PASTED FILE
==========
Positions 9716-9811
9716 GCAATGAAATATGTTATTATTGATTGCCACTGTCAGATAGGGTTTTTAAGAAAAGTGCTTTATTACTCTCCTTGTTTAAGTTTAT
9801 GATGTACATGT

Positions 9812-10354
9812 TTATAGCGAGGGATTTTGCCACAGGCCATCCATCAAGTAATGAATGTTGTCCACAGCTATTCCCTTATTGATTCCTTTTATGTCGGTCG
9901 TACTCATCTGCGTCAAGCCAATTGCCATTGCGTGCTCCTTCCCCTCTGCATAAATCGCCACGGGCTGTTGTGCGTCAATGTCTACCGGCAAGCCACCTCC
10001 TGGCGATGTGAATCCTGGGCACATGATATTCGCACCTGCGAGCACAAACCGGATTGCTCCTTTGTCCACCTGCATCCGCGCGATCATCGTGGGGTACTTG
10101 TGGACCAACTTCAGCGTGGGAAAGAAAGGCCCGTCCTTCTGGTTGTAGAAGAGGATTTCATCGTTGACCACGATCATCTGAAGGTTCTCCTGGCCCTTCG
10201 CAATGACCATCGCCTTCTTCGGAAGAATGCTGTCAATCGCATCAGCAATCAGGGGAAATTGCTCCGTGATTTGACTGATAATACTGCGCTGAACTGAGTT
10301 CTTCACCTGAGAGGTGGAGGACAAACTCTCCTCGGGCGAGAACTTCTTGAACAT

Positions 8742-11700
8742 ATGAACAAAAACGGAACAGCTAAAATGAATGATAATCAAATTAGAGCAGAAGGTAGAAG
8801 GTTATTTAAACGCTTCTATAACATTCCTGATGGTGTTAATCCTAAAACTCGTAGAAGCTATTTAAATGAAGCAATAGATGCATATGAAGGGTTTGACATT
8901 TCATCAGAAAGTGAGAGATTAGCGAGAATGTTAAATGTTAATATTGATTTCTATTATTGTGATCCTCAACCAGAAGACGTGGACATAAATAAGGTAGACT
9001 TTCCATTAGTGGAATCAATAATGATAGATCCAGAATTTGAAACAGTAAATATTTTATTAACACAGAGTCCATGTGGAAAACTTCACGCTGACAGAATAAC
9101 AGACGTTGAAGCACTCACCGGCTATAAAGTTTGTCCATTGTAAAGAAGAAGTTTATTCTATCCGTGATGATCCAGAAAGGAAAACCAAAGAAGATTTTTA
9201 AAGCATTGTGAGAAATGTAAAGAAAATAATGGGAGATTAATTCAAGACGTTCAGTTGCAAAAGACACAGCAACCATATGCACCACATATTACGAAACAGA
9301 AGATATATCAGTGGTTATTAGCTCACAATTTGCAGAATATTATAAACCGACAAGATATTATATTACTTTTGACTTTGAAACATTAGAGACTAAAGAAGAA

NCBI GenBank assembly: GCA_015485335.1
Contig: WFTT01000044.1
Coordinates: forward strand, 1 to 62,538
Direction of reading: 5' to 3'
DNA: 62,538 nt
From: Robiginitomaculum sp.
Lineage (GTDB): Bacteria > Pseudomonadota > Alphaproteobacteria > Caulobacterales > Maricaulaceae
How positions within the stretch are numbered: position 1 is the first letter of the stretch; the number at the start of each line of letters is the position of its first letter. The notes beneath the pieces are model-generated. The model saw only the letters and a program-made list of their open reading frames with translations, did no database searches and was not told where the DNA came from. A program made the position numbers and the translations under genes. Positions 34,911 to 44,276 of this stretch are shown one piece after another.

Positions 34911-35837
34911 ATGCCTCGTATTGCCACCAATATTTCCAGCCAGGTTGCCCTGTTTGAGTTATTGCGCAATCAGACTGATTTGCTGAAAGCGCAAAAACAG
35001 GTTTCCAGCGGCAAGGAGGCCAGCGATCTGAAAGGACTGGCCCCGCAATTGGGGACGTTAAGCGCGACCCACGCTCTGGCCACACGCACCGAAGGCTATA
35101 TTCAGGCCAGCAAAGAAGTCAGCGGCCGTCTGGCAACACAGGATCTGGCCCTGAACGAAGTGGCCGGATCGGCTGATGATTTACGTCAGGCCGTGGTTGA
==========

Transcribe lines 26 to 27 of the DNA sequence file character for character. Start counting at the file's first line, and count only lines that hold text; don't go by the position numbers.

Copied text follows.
How positions within the stretch are numbered: position 1 is the first letter of the stretch; the number at the start of each line of letters is the position of its first letter. The notes beneath the pieces are model-generated. The model saw only the letters and a program-made list of their open reading frames with translations, did no database searches and was not told where the DNA came from. A program made the position numbers and the translations under genes. Positions 34,911 to 44,276 of this stretch are shown one piece after another.

Positions 34911-35837